So Gym class was my sport of choice. Back in the '60's we had Gym class. I didn't take Phys Ed until college. Phys Ed was too high-falutin' a name for Fort LeBoeuf. Maybe those obnoxious Prep kids had Phys Ed, but we had Gym, notwithstanding the fact that Coach Orris was known as Physical Eddie. Ed Orris and Carm Bonito were my gym, and health, teachers through my school years. I really respected both men, and they could be demanding, but fair. It seemed as though every boy at LeBoeuf could do a pretty fair impression of Coach Orris ("Nyoo, boice. Run out some laps.") Coach Bonito was a former golden gloves boxing champ. If two guys got in a fight at school, they were brought in to Coach. He would have them put on the gloves, and wale away at each other until one gave up. The winner would then have to box Bonito. Can you imagine that happening now?
Luckily, I never had to box, but I was a gym star. Well, maybe not a star, but at least a meteor, or maybe an asteroid. I once made two triple plays in one softball game. On defense, I might add. Playing center field I charged in and caught the ball for one out, stepped on second for the second out, and tagged the runner heading back to first for the third out. I'm guessing the runners thought I would never make the catch - but I did, and the next inning I did it again! Another unassisted triple play. No major leaguer has ever had two unassisted triple plays, let along two in consecutive innings. But I did. You can look it up. Well, maybe not look it up, but you could ask Tommy Bisbee, because he actually kept statistics for gym class, and probably still has the box score.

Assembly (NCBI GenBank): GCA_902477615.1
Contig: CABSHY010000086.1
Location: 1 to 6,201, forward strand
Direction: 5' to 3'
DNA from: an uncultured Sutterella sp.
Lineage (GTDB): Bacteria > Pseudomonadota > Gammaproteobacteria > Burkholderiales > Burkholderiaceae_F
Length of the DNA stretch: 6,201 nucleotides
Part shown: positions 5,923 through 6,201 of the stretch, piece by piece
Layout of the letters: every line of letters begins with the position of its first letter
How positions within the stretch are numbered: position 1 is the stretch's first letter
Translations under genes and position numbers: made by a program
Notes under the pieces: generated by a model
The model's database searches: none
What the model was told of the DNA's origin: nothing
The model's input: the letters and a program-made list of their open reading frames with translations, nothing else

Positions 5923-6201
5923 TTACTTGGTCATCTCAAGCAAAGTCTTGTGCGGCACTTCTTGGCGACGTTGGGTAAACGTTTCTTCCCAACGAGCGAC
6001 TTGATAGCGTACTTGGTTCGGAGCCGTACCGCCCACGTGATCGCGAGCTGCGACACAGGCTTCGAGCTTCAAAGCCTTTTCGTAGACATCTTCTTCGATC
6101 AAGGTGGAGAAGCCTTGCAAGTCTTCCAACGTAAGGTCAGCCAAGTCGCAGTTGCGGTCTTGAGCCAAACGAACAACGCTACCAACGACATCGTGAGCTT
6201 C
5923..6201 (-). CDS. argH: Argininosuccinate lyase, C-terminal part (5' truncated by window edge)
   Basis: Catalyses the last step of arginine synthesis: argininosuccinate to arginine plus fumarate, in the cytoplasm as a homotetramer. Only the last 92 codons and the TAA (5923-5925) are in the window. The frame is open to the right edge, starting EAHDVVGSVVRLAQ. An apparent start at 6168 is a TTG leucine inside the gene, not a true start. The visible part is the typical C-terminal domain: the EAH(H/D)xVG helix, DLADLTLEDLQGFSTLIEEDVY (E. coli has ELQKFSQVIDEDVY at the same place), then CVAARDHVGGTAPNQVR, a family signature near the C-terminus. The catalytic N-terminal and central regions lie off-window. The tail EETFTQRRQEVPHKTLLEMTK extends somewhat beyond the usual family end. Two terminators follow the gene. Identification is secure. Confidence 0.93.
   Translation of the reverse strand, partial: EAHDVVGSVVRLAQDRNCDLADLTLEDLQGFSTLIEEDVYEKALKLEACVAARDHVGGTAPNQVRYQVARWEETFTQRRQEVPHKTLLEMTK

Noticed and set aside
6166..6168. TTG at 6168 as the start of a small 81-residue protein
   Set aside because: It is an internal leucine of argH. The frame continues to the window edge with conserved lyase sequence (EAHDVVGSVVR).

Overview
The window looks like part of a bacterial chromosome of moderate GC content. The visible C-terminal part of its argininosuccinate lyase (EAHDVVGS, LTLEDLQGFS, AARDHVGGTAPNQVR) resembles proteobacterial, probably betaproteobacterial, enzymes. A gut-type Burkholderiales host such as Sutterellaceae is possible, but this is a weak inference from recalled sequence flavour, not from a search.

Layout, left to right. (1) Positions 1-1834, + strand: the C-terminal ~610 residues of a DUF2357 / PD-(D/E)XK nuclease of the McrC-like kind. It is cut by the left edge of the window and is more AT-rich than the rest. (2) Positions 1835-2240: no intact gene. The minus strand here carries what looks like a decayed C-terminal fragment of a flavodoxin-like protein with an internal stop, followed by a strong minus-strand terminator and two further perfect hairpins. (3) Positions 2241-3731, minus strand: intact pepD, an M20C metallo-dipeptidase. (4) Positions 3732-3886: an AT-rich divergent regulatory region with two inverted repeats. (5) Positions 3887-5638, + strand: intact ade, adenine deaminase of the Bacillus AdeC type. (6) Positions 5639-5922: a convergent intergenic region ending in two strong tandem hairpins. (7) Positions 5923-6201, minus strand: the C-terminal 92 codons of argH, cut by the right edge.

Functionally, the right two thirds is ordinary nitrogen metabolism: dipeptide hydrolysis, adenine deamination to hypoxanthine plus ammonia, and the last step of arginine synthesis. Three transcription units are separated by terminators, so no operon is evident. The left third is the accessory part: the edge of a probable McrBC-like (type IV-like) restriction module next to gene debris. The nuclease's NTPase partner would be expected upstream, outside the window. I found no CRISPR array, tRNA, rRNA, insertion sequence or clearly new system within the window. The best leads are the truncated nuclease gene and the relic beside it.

We played 7-man football, with everyone eligible. In one game I was the center, and ran a great pattern, coming open just as the ball arrived. I turned and chugged down the field. Standing in the end zone was Coach Bonito, and as I ran I was already accepting his offer to join the varsity and revive the passing game. Alas, I was tripped up from behind on the 5 yard line, stumbled and fumbled at the 1, and the ball flew through the back of the end zone as I slid to a stop at Coach's feet. Much like DeLuca earlier, he looked down at me, smiled, and said "Tough luck, Ski."
Tommy Bisbee figured prominently in my wrestling prowess, also. Since we were the same weight, we were always paired together in the drills. We quickly hatched a scheme that probably did not really fool Bonito, but still got us both an "A" that term. If we were being tested on takedowns, we would let the other guy take us down. If tested on defending the takedown, why, that would happen, too! We each sacrificed for the betterment of the other; the epitome of teamwork. The only snag we hit was when our class wrestled the other period class for an assembly and, with the other guys not part of our scheme, I was pinned in about 15 seconds. But that still beat Bisbee who only lasted 12.